There are few studies that have been done on the governmental institutions of conflict management and resolution in Ethiopia, i.e., MoFA and the HoF. The SNNPRS, which comprised of diverse ethno-linguistic groups, has its own governmental institutions, such as the CoN, working on conflict management and resolution activities. To the best of the researcher’s knowledge, however, there has been no study conducted on it. This necessitated conducting research on the CoN focusing on its role in conflict management and resolution.
The study employed qualitative approach. This is because qualitative methodology enables in-depth investigation of a specific phenomena in particular environment such as groups of people, institutions, cases, and geographical areas (Holliday, 2002). In such contexts, this approach enables to collect detailed data on perceptions, socio-cultural phenomena, organizational functioning and behavior and the reasons that govern such behaviors (Crang and Ian, 2007). Accordingly, this approach was used to study the events, processes, and mechanisms of the CoN in managing and resolving conflicts that arise within the SNNPRS.
As Creswell (2009) stated qualitative approach is best suited for researches that are explorative so that it will be possible to identify variables that can be used as a springboard for quantitative studies through objective measure of variables. Needless to say that, the problem at hand benefit from these advantages of qualitative approach; hence, worthy of being adopted for this study.
For the purpose of this study both primary and secondary sources of data were collected. The secondary sources of data includes books, journals, legal documents, archives, articles, magazines and newspapers that are pertinent to make the end result of this study fruitful. The primary sources of data are gathered from key informants.
For the purpose of analyzing and reinforcing what is gathered through primary sources and in an effort of making it credible, reviews of relevant books, journals, legal documents, articles and magazines were conducted. The secondary sources were then integrated with the primary sources so that the research could be comprehensive enough to capture elements of the phenomenon under study.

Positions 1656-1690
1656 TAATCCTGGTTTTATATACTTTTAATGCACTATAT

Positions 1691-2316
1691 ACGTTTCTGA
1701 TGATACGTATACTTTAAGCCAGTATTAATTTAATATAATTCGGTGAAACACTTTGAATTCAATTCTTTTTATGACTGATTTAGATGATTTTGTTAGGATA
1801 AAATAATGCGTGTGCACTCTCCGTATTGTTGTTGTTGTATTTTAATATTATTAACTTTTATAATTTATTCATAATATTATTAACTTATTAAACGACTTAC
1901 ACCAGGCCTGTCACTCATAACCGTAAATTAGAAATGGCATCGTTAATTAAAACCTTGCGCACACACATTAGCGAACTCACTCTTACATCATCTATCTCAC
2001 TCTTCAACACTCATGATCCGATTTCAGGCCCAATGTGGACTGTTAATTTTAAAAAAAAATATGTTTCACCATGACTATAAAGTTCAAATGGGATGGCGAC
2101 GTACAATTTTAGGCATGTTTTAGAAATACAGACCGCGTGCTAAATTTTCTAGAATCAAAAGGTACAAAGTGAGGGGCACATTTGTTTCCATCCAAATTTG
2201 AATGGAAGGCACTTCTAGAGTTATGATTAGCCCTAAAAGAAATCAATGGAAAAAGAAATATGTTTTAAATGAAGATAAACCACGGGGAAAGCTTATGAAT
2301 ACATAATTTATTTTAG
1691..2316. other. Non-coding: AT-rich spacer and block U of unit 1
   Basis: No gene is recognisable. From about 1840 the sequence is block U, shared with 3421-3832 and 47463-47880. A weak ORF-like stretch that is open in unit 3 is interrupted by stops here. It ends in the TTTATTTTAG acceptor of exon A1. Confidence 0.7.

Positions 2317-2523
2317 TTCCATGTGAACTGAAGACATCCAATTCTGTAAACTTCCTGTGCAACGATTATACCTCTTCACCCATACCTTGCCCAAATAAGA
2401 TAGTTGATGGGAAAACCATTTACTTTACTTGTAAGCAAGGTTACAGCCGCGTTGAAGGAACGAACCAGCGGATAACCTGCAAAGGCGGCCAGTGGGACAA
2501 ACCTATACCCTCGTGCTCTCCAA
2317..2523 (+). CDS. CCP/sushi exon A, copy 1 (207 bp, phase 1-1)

In-depth and unstructured face-to-face interviews were held with key informants except one individual with whom telephone interview was conducted. Respondent selection techniques were mainly based on purposive sampling in the study areas. This was because knowledgeable person with the desired expertise were to be suitable for the purpose at hand. Accordingly, a total of eighteen key informants were addressed from the community elders and leaders, the academia, and governmental and non-governmental organizations.
Eleven Federal, Regional, Zonal, and Woreda level officials and one NGO worker were selected. Two federal level officials from the HoF i.e. the manager of Conflict Resolution Strategy Preparation and Follow up Team and advisor of National Peace in the HoF as well as four regional officials i.e. two from the CoN and one from the SNNPRS Administration and Security Bureau were interviewed. Likewise, six Zonal and Woreda officials from the Gamo Gofa and Sidama Zones Security Department Heads, Arbaminch Zuria Woreda, Derashe Liyu Woreda, Wondo-Gent Woreda (Sidama Zone), and Wondo-Intaye Woreda (West Arsi Zone of Oromia) were interviewed. Further, an individual working in GiZ, South District was the informant of this study.
Four community leaders and elders from the Guji Oromo, Sidama, Zeise and Derashe ethnic groups and two academicians from Hawassa and Dilla Universities were also interviewed. The academicians’ intellectual background is from Political Science and International Relations and Peace and Security Studies.
The collected data was analyzed by using qualitative techniques. As such, the data gathered through interview was transcribed into themes and analyzed in connection with the existing literatures. Thematic categorizations were drawn from the major points raised in the research questions. The data gained from differing sources was finally being compared with the purpose of critical examination of their various claims.